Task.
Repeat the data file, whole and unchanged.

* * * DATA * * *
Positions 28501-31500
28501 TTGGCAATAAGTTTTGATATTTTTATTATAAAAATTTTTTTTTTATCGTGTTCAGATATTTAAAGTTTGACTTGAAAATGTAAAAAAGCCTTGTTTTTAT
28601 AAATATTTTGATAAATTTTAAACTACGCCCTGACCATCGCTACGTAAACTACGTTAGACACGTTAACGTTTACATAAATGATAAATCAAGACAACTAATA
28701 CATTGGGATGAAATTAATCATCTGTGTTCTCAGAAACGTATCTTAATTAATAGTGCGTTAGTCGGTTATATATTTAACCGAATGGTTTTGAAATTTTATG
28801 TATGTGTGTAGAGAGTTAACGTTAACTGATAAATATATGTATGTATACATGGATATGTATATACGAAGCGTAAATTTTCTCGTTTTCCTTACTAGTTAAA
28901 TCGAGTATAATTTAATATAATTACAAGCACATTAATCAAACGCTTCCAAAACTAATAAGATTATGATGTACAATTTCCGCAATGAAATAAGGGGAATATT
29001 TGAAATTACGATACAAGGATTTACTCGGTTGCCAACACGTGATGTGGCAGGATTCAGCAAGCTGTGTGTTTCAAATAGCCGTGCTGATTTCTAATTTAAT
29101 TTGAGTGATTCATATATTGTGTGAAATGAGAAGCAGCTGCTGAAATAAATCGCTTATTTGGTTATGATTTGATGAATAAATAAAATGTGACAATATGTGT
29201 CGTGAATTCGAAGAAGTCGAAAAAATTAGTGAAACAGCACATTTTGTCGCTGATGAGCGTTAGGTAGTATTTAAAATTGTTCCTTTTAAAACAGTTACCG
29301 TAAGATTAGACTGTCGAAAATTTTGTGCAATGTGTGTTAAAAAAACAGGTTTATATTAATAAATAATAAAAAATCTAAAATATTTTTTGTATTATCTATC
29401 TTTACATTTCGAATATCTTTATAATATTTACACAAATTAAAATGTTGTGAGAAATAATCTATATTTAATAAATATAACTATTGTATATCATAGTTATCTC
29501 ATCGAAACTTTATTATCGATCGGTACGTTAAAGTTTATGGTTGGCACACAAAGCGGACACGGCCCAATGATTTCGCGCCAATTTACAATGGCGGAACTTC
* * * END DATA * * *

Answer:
Positions 28501-31500
28501 TTGGCAATAAGTTTTGATATTTTTATTATAAAAATTTTTTTTTTATCGTGTTCAGATATTTAAAGTTTGACTTGAAAATGTAAAAAAGCCTTGTTTTTAT
28601 AAATATTTTGATAAATTTTAAACTACGCCCTGACCATCGCTACGTAAACTACGTTAGACACGTTAACGTTTACATAAATGATAAATCAAGACAACTAATA
28701 CATTGGGATGAAATTAATCATCTGTGTTCTCAGAAACGTATCTTAATTAATAGTGCGTTAGTCGGTTATATATTTAACCGAATGGTTTTGAAATTTTATG
28801 TATGTGTGTAGAGAGTTAACGTTAACTGATAAATATATGTATGTATACATGGATATGTATATACGAAGCGTAAATTTTCTCGTTTTCCTTACTAGTTAAA
28901 TCGAGTATAATTTAATATAATTACAAGCACATTAATCAAACGCTTCCAAAACTAATAAGATTATGATGTACAATTTCCGCAATGAAATAAGGGGAATATT
29001 TGAAATTACGATACAAGGATTTACTCGGTTGCCAACACGTGATGTGGCAGGATTCAGCAAGCTGTGTGTTTCAAATAGCCGTGCTGATTTCTAATTTAAT
29101 TTGAGTGATTCATATATTGTGTGAAATGAGAAGCAGCTGCTGAAATAAATCGCTTATTTGGTTATGATTTGATGAATAAATAAAATGTGACAATATGTGT
29201 CGTGAATTCGAAGAAGTCGAAAAAATTAGTGAAACAGCACATTTTGTCGCTGATGAGCGTTAGGTAGTATTTAAAATTGTTCCTTTTAAAACAGTTACCG
29301 TAAGATTAGACTGTCGAAAATTTTGTGCAATGTGTGTTAAAAAAACAGGTTTATATTAATAAATAATAAAAAATCTAAAATATTTTTTGTATTATCTATC
29401 TTTACATTTCGAATATCTTTATAATATTTACACAAATTAAAATGTTGTGAGAAATAATCTATATTTAATAAATATAACTATTGTATATCATAGTTATCTC
29501 ATCGAAACTTTATTATCGATCGGTACGTTAAAGTTTATGGTTGGCACACAAAGCGGACACGGCCCAATGATTTCGCGCCAATTTACAATGGCGGAACTTC